1. The plaintiff brings this suit for specific performance of an agreement for re-sale (Ex. B) dated 4th May 1906. The property claimed in this suit was sold by the plaintiff for herself and as guardian of her minor son, by a sale-deed, Ex. 1 of the same date as Ex. B, to the present defendants. The registered sale-deed makes no reference to the agreement to re-convey but this has been provided for by a separate document, Ex. B. It would appear that the defendants have spent some moneys upon improving the property and one of the questions raised by them is that in the event of specific performance being decreed, they are entitled to the value of improvements which the first Court has fixed at Rs. 200.
2. The first Court gave the plaintiff a decree for specific performance. But the learned District Judge reversed that decision, holding that Ex. B is inoperative for want of registration, if viewed as part of the same transaction with Ex. 1-as in that case the transaction will in effect be converted into a mortgage by way of conditional sale - but that if it be viewed independently of Ex. 1 it would be void for want of consideration. I am unable to agree with the learned District Judge on either of these grounds.
3. No question of registration can really arise as regards Ex. B. The necessity for its registration has got to be determined on the terms of Ex. B itself and there is nothing in those terms to create an interest in the immovable property, so as to bring it within Section 17, Registration Act. Nor does any objection arise under Section 92, Clause (4), Evidence Act, because it is not now sought to use Ex. B to affect the provisions of Ex. 1. As pointed out in the case in Harikishandas Bhagwandas v. Bai Dhanu 1926 Bom. 497, where the claimant under the option of re-purchase affirms the original transaction, as a sale and merely seeks to enforce a covenant for re-conveyance, he is not asking the Court to treat the transaction as one of mortgage by way of conditional sale.
4. As regards the other ground taken by the learned District Judge, I am unable to agree that because in dealing with the question of registration, the Court views Ex. B by itself and independently of Ex. 1, the transactions themselves become separated in such a manner that Ex. B becomes devoid of consideration. There is no principle of law which requires that consideration should be proved only by written evidence or by a registered document. It is the factum of sale that is really the consideration for the covenant to re-convey. Indeed, one may carry the matter one step earlier and say that the reasonable inference is that the original vendor would not have agreed to sell if the proposed vendee had not agreed to enter into the covenant for re-sale.
5. Both the grounds adopted by the lower appellate Court having proved unavailing, Mr. P.S. Narayanaswami Ayyar, raised two other objections before me (1) one on the ground of want of mutuality as one of the persons who are parties to Ex. 1, is a minor, and (2) the other based on the doctrine of perpetuities. Both these objections ignore the terms of Ex. B. As I read Ex. B, the privilege under it is conferred either upon the plaintiff or upon her minor son and whatever force there may be in the objection as to want of mutuality so far as the minor son is concerned, no such objection can apply as against the plaintiff. It is therefore unnecessary to discuss the bearing of the judgment in Venkatachalam Pillai v. Sethuram Rao 1933 Mad. 322 on the present case or the wider question how far the defence of want of mutuality can at all arise in respect of what are known as 'option contracts,' because ex hypo-thesi there can be no mutuality in such oases, until at any rate, the party to whom the option is given has exercised his option.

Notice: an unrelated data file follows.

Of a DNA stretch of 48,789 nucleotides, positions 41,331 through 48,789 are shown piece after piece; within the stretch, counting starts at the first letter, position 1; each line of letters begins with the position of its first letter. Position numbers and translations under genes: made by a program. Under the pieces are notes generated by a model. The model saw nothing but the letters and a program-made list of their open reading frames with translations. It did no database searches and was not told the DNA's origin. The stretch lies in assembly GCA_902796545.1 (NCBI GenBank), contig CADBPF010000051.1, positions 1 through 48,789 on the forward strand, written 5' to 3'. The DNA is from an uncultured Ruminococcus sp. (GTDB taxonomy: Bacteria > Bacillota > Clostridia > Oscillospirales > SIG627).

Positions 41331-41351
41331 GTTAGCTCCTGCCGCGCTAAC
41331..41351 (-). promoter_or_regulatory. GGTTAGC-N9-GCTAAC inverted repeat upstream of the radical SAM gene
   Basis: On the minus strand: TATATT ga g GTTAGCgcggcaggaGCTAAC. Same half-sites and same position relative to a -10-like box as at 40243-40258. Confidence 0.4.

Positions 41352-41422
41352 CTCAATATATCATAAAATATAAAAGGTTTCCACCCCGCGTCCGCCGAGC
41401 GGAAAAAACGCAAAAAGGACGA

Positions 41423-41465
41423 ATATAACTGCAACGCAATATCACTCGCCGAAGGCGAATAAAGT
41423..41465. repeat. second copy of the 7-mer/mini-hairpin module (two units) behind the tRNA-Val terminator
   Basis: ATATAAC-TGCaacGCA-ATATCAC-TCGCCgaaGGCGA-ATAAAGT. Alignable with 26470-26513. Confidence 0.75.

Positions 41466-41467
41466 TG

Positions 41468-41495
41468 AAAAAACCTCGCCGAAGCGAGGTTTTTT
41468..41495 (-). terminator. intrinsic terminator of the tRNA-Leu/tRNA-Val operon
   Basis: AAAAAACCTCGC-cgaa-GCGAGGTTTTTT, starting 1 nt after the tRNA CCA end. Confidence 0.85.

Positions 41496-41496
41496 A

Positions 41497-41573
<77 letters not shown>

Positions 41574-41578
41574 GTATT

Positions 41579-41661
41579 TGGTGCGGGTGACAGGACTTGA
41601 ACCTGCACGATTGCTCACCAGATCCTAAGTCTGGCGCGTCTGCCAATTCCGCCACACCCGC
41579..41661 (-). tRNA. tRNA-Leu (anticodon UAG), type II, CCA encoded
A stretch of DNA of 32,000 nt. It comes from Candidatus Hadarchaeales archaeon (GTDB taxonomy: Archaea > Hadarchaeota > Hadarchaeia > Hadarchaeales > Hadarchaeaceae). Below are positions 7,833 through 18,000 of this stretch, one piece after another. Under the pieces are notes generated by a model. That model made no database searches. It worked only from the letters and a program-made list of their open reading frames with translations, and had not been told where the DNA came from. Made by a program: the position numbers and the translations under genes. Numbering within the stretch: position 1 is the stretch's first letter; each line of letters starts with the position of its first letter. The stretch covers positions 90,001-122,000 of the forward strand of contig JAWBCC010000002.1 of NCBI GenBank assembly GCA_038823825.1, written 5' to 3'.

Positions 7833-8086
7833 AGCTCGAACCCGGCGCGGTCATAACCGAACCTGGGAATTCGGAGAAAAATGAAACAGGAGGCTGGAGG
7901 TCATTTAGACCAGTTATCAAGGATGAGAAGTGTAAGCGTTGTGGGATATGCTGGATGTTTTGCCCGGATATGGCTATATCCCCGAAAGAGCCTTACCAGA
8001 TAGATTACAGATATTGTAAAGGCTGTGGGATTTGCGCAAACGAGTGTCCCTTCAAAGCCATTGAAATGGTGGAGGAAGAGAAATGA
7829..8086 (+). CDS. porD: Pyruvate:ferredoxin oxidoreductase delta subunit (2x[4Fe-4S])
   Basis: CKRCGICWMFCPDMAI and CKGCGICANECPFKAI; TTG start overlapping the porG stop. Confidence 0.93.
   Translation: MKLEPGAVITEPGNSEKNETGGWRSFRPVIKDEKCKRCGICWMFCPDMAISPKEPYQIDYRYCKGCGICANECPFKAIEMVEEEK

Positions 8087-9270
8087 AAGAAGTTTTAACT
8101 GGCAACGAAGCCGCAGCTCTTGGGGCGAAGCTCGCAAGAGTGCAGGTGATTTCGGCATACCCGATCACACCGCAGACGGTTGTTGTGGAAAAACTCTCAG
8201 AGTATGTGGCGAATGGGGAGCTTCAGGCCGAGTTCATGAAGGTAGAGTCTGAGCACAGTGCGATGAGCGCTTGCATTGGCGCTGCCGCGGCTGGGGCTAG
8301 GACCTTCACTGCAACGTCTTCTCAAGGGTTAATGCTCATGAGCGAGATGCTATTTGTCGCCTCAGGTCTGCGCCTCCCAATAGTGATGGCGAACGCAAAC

6. As regards the objection founded on the rule against perpetuities, the trend of decisions in this Court has been in favour of the view that the objection does not apply to a mere covenant to convey or reconvey, because it does not by itself create an interest in the land. Further, as already stated, the privilege under Ex. B is conferred on the parties to the contract and in this view no objection based on perpetuity will arise.
7. Finally, Mr. Narayanaswami Ayyar, claimed that the remedy by way of specific performance being only equitable, it is only fair that the plaintiff should be directed to pay the cost of improvements before she should be permitted to enforce the terms of Ex. B. I am very doubtful if the terms of Section 51, T.P. Act will apply to the facts of the present case. But seeing that the present case is not one for eviction, I am not confined to the provisions of Section 51, I.P. Act. There is some force in the contention that specific performance is only an equitable remedy and in the circumstances of the case I see no objection to giving effect to this contention of Mr. Narayanaswami Ayyar. It would follow from this that the plaintiff can claim mesne profits at the rate fixed by the first Court only from the time that the plaintiff deposits in Court the sum of Rs. 100 as per terms of Ex. B and also the sum of Rs. 200 for the value of improvements.
8. The decree of the lower appellate Court is set aside and that of the District Munsif restored. Time for deposit of the sum of Rs. 300 is extended to 15th July 1934. The plaintiff will get costs in the first Court and her costs in the appeal in the lower appellate Court but not on the memorandum of objections there. In the second appeal, the parties will bear their own costs.